I herewith propose that we all cease using the name Hitler to describe anything but the man who bore that name. It has been in vogue recently to label as Hitler, particularly politicians, or make other references such as drawing toothbrush mustaches on posters . Obviously, any time someone drops the H-bomb (no, not the real one--the Hitler one) that name dropper does not like or value or respect the person to whom the appellation is applied.
Perhaps you have heard or seen some of these recent references--applied to the current president. Now, my personal politics aside, I have a very specific reason to making this proposal--referring to someone as a present Hitler cheapens the reference (overuse of anything will do that). And, more significantly, it diminishes the horror that Hitler inflicted on the world. Certainly within modern memory, Hitler occupies a place of horror almost unmatched. I know what you're thinking...what about Stalin, Pol Pot, Mao Ze-Dong?
Fair enough--these people are the monsters of modern memory, along with a few others you can name. But, I think it makes the point--we are cheapening truly horrific actions when we label a political leader with whom we disagree as Hitler. NO. I am sorry--only Hitler was Hitler.
OK--so what about movies. We went to see a gripping political thriller today--and the connection to monsters is not tenuous. We saw Roman Polanski's The Ghost Writer. Now, I don't know what you think of personal Polanski's actions of the late 1970s. It is not that sordid history that is the connection to the monster label. Rather, it is the subject matter of the movie The Ghost Writer.
The movie deals with a fictional British prime minister who is writing his memoirs. Played with surprising acting skill by Pierce Brosnan, the prime minister Adam Lang is being accused of having engaged in illegal activities in turning suspected terrorists over to the CIA for torture. The first ghost writer turns up dead, and a second writer is hired--never named, this ghost writer is played by Ian McEwen.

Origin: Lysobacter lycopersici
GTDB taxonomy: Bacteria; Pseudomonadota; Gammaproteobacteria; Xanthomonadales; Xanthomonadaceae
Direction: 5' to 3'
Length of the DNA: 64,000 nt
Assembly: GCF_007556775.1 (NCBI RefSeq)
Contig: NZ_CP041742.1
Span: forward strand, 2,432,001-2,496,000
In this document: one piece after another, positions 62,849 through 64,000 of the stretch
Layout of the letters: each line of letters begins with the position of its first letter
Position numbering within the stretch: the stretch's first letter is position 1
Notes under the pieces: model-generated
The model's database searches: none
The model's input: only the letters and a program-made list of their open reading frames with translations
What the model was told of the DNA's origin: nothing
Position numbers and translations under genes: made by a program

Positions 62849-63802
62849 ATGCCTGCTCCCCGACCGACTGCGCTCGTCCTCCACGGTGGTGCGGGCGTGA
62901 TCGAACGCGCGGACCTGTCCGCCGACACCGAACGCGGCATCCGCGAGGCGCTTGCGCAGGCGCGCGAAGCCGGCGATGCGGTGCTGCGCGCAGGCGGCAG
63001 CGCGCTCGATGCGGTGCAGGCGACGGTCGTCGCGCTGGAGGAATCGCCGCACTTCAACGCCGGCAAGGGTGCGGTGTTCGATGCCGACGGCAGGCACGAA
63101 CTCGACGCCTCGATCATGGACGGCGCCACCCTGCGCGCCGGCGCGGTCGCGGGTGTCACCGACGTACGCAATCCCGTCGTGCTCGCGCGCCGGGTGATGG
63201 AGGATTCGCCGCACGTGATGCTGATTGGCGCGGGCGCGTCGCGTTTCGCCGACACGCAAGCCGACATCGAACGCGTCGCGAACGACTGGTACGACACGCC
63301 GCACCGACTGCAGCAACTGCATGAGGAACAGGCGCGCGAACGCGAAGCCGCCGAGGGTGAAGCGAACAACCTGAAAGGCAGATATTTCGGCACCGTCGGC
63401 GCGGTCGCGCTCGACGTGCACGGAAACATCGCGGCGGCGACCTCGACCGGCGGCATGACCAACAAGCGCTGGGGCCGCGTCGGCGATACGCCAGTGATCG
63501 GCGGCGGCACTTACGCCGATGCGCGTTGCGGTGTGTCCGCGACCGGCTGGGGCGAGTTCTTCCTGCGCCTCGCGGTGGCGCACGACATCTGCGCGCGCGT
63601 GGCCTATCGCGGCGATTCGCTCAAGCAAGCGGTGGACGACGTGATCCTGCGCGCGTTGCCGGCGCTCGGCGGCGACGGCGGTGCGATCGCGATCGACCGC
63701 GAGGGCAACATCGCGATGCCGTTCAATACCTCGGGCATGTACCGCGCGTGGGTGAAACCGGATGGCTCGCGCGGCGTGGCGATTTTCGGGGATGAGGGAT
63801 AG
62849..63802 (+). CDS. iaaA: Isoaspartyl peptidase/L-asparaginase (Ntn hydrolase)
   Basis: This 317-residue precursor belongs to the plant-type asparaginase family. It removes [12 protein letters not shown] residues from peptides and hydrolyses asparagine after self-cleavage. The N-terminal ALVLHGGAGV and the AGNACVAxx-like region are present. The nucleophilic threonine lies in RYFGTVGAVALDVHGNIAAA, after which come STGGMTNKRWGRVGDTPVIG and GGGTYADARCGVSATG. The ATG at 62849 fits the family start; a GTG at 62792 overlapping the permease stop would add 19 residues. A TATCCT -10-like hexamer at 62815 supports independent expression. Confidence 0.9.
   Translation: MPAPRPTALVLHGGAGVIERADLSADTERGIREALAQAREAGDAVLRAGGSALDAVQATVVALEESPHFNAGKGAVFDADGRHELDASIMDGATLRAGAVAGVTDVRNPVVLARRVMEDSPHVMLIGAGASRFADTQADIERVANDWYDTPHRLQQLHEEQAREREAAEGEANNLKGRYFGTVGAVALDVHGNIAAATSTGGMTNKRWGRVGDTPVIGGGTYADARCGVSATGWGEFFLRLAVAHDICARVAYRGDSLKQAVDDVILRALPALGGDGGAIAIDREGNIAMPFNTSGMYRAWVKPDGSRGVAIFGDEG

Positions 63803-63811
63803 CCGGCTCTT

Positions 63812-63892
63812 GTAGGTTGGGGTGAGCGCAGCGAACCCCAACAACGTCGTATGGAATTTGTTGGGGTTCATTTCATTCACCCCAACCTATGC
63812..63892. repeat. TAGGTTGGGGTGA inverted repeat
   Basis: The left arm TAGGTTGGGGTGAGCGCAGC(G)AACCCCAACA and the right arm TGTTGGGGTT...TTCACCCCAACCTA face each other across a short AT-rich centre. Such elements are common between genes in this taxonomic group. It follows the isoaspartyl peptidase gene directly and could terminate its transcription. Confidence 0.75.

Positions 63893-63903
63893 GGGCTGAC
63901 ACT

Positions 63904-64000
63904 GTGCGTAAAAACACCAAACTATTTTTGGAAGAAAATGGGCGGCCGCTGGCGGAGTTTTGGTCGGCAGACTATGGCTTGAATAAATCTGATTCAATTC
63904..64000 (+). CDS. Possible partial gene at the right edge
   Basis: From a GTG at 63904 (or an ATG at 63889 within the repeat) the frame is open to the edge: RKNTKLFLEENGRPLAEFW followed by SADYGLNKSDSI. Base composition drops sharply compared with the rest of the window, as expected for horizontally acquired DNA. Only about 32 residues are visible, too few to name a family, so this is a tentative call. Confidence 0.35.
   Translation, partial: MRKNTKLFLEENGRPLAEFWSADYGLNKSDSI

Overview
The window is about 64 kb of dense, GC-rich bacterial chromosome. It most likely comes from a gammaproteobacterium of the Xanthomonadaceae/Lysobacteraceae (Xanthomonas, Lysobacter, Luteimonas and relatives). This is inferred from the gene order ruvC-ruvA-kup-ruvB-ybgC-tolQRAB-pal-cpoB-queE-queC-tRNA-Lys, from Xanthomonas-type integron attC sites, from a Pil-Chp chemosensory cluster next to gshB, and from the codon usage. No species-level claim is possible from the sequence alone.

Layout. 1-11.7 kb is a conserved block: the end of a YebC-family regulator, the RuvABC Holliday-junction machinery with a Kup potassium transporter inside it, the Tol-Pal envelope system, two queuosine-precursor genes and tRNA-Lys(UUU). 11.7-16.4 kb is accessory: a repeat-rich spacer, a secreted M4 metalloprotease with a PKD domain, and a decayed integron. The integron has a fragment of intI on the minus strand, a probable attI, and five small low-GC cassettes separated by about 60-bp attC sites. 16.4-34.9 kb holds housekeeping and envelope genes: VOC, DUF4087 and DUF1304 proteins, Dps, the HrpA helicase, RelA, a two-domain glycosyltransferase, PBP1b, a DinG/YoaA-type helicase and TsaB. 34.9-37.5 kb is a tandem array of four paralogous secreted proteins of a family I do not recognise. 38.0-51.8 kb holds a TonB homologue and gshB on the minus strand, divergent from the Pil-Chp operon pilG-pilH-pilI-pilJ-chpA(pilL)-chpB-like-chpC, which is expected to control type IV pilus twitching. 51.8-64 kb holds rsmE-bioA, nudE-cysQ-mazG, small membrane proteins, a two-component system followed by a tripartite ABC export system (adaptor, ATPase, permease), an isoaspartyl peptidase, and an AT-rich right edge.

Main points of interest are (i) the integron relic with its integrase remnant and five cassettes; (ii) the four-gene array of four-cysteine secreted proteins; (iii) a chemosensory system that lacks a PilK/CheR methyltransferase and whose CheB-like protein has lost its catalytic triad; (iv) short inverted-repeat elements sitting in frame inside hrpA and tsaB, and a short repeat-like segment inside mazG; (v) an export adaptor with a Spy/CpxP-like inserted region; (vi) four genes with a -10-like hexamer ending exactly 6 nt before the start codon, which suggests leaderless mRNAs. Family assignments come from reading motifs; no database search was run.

There are two women in the prime minister's life--his wife Ruth (Olivia Williams) and his loyal staff person and mistress (Kim Catrall). They give conflicting advice to Adam Lang, as he puzzles what to do when he is faced with being charged with war crimes. Meanwhile, the ghost writer keeps plugging away, trying to draw out details of the prime minister's life that go beyond the deadly prose of the first draft of the memoirs.
If you remember that this is a political thriller, and that it is directed by Polanski (remember Chinatown--my daughter, my sister, my daughter, my sister), you will be prepared for some first rate twists and turns. And just when you think all the twists and turns have happened, the ending holds several more surprises.
I don't for a minute suggest that there is a corollary between actions by the above named monsters (Hitler et al.) and fictional characters named Adam Lang, who is clearly a thinly disguised Tony Blair. But I would suggest that when we forget our humanity, when we adopt the tools that we long considered immoral (water-boarding), when we sit silently by while our politicians lie and deceive us (and I do not mean the present U.S. president), then we have made it easy for even decent leaders to become monsters.